John ODHE, Yenagoa
The Civil Liberties Organization (CLO) as well as rights activists in Bayelsa have raised the alarm over perceived increasing rate of lawlessness in the state especially Yenagoa, the state capital.
Some of the concerns they raised bother on the impunity of road users such as keke riders and taxi drivers who flout traffic rules.
According to them, motorists and tricycle operators in the state capital had grown wings and become so defiant to the point of fragrantly disobeying relevant security operatives on parking and overtaking rules, thereby causing incessant avoidable accidents.
They equally complained of land developers who often hurl defiance at the extant laws guarding builders on where and how to build and where not to erect buildings, lamenting that such acts of irresponsibility were responsible for the blockage of water passages and resultant flooding being observed in the state.
Also of concern, according to them, is the indiscriminate and multiple tax collections by those who hide under the cloak of government agents to defraud unsuspecting residents.
Their complaints also went to traders occupying major roads in the state capital with reckless abandon and posing serious life threats to not only road users but also themselves.
They further lamented that criminal elements have taken advantage of the seeming lawless situation in the state to unleash terror on innocent citizens in their homes and business places.
Those who spoke to TNN on the worrisome situation, however, blamed the relevant authorities such as the police and the Federal Road Safety Corps (FRSC) for their laxity on duty.
A social activist and commentator, Dr. Ekyor Welson noted that one of the major causes of lawlessness was an existing gap between the government and the govern, which he said, needed to be abridged.
He said “one of the responsibilities of a responsible government is to provide law and order. If the government decides to be irresponsible, you will have lawlessness and disorder.
“What we need now is a government that is alive to its responsibilities of governance. Most of the people that are engaged in disorderliness are connected to one government official or the other.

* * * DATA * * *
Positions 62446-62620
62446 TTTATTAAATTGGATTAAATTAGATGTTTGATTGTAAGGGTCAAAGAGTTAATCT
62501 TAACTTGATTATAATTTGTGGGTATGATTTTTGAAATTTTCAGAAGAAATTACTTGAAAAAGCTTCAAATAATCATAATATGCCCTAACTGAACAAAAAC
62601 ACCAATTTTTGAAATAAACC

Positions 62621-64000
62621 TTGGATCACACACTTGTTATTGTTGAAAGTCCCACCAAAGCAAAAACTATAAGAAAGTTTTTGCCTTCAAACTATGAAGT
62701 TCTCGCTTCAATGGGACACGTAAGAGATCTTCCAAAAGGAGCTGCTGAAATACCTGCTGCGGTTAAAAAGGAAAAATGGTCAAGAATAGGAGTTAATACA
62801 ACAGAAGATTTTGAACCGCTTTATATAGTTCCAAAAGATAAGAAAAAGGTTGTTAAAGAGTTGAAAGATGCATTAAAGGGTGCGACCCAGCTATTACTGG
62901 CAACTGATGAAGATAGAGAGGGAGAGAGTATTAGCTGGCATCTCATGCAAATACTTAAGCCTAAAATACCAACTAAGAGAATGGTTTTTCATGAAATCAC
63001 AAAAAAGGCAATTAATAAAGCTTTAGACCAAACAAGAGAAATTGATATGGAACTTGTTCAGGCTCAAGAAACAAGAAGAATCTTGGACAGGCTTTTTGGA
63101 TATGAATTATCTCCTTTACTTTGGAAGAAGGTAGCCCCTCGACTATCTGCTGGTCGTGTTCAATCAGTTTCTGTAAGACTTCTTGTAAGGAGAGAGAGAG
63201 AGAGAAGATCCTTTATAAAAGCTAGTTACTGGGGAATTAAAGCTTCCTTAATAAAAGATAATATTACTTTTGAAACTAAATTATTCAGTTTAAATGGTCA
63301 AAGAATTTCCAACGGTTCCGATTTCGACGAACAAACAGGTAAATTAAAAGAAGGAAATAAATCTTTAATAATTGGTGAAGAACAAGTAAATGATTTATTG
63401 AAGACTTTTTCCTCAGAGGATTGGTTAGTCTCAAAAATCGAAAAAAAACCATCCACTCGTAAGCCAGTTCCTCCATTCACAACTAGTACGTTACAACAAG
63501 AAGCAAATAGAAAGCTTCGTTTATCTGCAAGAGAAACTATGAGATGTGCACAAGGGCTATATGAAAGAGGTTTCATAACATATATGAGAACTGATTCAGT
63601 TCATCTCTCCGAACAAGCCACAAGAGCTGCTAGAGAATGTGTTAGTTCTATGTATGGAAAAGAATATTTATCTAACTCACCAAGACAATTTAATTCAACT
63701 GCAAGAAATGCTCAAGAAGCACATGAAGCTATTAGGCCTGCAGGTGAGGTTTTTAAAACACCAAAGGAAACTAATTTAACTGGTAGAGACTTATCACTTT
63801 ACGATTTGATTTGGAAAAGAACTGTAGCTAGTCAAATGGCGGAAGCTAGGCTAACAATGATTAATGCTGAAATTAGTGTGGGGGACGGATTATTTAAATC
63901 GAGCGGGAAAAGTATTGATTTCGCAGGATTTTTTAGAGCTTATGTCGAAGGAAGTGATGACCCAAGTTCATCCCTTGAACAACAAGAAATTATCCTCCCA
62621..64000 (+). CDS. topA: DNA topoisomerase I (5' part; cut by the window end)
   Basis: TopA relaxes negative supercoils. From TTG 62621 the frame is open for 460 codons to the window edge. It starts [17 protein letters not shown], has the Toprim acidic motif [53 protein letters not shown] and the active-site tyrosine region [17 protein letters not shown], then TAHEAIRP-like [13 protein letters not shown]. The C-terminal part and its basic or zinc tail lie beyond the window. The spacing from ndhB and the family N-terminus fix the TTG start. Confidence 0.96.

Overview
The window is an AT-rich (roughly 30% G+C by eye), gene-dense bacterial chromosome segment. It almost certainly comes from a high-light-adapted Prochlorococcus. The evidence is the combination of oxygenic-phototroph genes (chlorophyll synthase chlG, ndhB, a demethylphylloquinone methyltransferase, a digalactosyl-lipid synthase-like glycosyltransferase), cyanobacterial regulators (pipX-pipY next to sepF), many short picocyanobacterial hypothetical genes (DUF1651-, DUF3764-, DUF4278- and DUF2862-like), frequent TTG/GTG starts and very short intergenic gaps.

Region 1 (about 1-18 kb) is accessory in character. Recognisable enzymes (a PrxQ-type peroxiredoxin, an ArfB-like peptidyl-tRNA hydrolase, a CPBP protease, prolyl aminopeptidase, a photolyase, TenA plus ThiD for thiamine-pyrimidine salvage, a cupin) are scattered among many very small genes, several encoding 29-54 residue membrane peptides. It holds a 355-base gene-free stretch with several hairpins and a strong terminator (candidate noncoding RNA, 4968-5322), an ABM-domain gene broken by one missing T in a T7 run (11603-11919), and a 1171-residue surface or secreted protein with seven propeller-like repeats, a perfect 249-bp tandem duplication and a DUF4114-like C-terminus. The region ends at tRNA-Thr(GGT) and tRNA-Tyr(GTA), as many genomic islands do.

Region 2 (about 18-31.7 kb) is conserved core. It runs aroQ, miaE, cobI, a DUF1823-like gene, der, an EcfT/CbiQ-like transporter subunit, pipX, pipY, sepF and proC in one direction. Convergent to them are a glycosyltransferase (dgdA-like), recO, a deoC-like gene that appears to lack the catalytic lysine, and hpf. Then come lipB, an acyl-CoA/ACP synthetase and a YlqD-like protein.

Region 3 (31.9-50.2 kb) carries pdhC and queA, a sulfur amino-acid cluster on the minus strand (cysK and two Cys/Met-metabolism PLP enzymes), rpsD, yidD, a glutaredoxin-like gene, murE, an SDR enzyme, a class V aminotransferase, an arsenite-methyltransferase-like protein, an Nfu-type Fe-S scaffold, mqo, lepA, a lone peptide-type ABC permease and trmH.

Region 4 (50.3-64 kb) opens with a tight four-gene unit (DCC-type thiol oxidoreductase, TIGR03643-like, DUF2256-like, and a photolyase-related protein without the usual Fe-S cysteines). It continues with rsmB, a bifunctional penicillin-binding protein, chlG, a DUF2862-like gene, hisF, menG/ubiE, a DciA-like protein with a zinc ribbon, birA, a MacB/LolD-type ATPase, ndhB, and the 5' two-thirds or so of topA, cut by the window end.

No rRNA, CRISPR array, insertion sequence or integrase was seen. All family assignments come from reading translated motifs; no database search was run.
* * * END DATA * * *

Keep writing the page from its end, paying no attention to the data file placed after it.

“So, there will be problem where government itself has become disorderly because they will bring disorderliness in society.”
A member of the Civil Liberties Organization in the state, David Wast attributed the menace to lack of will on the part of government to prosecute offenders no matter how highly placed the offender may be in society.
His words: “there is laxity in the sense that the government is unable to enforce the law. The citizen does whatever pleases him or her and goes scot-free with it. You see somebody trading on top of a bridge, that act is being perpetrated because the government is condoning lawlessness.
“If we allow lawlessness to thrive in Bayelsa state, there will not be peaceful and conducive environment for the people to live. Even the VIPs are in the act of lawlessness. How can a man under the name of VIP go against the traffic? That is lawlessness in the highest order.”
Also, a member of one of the political parties in the state, Mr. Einstein Oribo, who described the level of lawlessness in the state as alarming, said lack of political will on the part of government and poverty on the land were responsible for the lawlessness in the state.
“I think the lawlessness is as a result of lack of political will and poverty which are clearly seen in Bayelsa state. The political will in governance to secure lives and property is what we have not seen in the state.
“I am not an advocate of lawlessness but it is only natural that when things don’t go right with the people, they tend to look for alternative means of survival,” he added.